Workshop on the “Financial Inclusion of Third Country Nationals" on 4 December 2017 in Brussels

Read more: Workshop on the “Financial Inclusion of Third Country Nationals" on 4 December 2017 in Brussels
21 Nov 2017

The Centro Studi di Politica Internazionale (CeSPI), the Italian Ministry of Internal Affairs and the European Association of Development Research and Training Institutes (EADI) are pleased to announce a public event on financial inclusion of third country nationals to be held in Brussels. The event aims at presenting the scope and results of the Italian National Observatory for the financial inclusion of migrants, implemented by CeSPI, and other examples from European countries, and to enable an exchange between stakeholders.

JUMP: Empowering Southern Researchers

Read more: JUMP: Empowering Southern Researchers
18 Oct 2017

Getting published in a high-ranked journal helps to sharpen individual academic skills and can be very beneficial for a scientific career.

EADI’s new Journal Mentoring Programme (JUMP) in cooperation with the European Journal of Development Research (EJDR), seeks to empower young researchers from the global South to publish in the EJDR. During the EADI NORDIC conference in Bergen, Norway, the first ever group of JUMP mentees attended several workshops and met their mentors.

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EADI: No Development Without Freedom

Read more: EADI: No Development Without Freedom
02 Oct 2017

EADI members and institutions herewith express their concern about the increasing restrictions imposed on scholars and the academic freedom as well as the freedom of speech in many countries, including within Europe.

We are shocked to witness the prosecution of those who practice democracy as an integral and substantial part of good governance and civil rights.

We will explore how best we can support those who as scholars are the victims of undemocratic, authoritarian rule and are prosecuted because of their democratic engagement.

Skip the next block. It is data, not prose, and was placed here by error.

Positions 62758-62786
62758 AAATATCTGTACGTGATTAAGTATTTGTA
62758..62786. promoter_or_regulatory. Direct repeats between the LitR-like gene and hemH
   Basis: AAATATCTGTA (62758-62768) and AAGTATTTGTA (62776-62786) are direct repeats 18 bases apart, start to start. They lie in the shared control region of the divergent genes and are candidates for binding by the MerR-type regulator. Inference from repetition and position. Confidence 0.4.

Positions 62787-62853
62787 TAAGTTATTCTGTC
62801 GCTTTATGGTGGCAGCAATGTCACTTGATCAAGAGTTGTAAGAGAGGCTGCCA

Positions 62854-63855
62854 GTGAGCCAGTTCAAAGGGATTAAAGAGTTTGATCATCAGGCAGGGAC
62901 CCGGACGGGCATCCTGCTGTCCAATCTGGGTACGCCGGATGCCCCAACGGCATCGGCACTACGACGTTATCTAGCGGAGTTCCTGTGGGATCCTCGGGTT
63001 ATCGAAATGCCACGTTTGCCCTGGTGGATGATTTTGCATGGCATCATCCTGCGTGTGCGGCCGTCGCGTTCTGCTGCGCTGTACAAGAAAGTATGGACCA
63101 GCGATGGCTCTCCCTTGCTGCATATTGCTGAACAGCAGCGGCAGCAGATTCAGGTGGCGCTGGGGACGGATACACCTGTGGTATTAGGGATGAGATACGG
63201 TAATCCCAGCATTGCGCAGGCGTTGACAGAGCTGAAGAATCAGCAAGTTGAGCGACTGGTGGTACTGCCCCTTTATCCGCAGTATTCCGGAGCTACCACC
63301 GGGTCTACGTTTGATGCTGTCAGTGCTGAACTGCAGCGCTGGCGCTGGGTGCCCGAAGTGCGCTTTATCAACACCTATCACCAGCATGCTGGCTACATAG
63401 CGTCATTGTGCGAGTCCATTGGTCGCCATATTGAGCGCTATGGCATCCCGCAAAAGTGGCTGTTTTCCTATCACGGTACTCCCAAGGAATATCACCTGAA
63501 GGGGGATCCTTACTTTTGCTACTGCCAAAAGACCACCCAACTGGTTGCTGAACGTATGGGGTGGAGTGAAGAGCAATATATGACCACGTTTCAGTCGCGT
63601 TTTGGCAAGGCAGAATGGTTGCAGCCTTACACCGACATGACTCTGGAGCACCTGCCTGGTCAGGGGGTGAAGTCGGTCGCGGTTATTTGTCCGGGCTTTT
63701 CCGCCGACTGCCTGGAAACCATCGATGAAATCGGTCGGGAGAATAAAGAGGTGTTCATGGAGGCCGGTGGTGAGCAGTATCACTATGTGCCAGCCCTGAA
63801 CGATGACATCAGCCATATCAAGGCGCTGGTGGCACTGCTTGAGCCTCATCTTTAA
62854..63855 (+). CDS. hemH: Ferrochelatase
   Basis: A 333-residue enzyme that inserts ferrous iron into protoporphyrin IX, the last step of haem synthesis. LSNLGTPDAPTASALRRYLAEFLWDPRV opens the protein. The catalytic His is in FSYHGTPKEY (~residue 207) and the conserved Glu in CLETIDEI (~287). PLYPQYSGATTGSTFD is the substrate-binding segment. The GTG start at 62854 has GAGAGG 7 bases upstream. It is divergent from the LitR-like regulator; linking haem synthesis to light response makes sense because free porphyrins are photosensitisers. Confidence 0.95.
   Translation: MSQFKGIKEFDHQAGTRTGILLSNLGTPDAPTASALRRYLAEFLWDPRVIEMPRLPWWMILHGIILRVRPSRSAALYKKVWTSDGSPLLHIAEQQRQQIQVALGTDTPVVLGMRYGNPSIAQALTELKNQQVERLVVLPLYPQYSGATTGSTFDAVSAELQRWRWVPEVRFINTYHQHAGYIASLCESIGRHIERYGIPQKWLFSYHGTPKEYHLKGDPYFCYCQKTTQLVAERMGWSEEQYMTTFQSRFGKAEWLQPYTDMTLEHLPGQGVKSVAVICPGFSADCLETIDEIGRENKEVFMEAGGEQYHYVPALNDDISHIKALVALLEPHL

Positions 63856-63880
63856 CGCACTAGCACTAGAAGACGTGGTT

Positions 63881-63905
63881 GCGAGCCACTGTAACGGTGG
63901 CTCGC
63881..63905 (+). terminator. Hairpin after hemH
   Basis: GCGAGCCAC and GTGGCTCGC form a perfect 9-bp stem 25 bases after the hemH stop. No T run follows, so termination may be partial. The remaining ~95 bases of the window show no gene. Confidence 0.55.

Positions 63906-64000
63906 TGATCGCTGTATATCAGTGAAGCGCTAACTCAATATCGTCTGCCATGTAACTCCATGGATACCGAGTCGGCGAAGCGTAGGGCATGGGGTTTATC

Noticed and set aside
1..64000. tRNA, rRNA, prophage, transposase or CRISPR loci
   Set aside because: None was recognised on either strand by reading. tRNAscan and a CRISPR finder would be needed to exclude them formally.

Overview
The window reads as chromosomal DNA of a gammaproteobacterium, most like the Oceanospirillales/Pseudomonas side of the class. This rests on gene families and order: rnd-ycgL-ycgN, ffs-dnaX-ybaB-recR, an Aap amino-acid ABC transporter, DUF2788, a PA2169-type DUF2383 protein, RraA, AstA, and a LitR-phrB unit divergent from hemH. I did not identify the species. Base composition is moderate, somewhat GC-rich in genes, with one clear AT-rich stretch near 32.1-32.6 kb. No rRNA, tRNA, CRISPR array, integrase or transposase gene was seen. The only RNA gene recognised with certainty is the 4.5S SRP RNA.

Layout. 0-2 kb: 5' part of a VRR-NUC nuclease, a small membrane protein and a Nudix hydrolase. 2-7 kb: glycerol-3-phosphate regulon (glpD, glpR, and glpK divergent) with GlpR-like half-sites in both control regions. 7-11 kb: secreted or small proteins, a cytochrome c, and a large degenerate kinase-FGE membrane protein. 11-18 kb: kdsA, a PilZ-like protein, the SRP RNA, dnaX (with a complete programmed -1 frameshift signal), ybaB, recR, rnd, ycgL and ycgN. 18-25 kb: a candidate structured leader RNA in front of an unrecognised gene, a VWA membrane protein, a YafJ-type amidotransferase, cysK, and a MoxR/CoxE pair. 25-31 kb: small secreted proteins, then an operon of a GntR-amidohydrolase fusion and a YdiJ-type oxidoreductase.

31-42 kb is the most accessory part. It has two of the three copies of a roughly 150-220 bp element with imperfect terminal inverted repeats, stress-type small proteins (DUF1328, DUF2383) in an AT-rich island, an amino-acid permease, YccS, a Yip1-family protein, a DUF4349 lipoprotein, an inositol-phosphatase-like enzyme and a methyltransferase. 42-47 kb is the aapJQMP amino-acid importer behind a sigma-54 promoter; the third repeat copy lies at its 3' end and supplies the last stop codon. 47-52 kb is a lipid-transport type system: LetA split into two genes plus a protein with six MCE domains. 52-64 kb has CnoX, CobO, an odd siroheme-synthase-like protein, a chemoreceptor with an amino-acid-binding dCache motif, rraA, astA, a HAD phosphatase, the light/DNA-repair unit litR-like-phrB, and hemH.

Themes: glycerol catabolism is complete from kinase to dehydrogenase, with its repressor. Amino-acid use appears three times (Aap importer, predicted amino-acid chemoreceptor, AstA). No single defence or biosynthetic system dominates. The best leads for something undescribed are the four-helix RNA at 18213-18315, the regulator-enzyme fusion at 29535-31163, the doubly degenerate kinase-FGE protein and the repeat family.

We appeal to governments and academic institutions alike to provide space and shelter for scholars in need.

EADI member institutions are encouraged to collaborate in the efforts to accommodate those who are robbed of the means to continue their work.

New EADI programme: Develop your talents!

Read more: New EADI programme: Develop your talents!
02 Oct 2017

The EADI Mentoring Programme “Develop Your Talents” provides young scholars with the chance to exchange with someone further advanced in their career. The mentoring does not offer professional coaching to the mentees, but accompaniment on a younger sister/elder sister level. As some of our mentors are also active in the Working Groups, opportunities for further collaboration may arise.

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Courting Catastrophe? Humanitarian Policy and Practice in a Changing Climate

Read more: Courting Catastrophe? Humanitarian Policy and Practice in a Changing Climate (external link)
10 Oct 2017

2017/08 – Institute of Development Studies (IDS), Brighton; IDS Bulletin; Author(s): Siri Eriksen et al. - Details

This IDS Bulletin is a call for increasing engagement between humanitarian aid and adaptation interventions to support deliberate transformation of development pathways. Based on studies from the ‘Courting Catastrophe’ project, contributors argue that humanitarian interventions offer opportunities for a common agenda to drive transformational adaptation. Changes in political and financial frameworks are needed to facilitate longer-term actions where demands move from delivering expert advice and solutions to vulnerable populations to taking up multiple vulnerability knowledges and making space for contestation of current development thinking.

Supporting Governance for Climate Resilience: Working With Political Institutions

Read more: Supporting Governance for Climate Resilience: Working With Political Institutions (external link)
10 Oct 2017

2017/08 – Overseas Development Institute (ODI); Working and Discussion Papers; Author(s): Arabella Fraser, Amy Kirbyshire - Detials

Political institutions, formal or informal, embody the underlying rules and norms within which organisations such as governments, NGOs or companies, operate (North, 1990) and play a defining role in how people and organisations respond to climate-related shocks and stresses. Democratic relations between national and local government, for example, influence capacities for quick response in an emergency, and these responses can in turn affect economic prosperity, competitiveness, livelihoods and well-being. Governance provides us with a broad term for understanding the institutions working across the state, market and civil society. This working paper identifies an agenda for research and practice to create governance that can support human resilience to multiple shocks and stresses.

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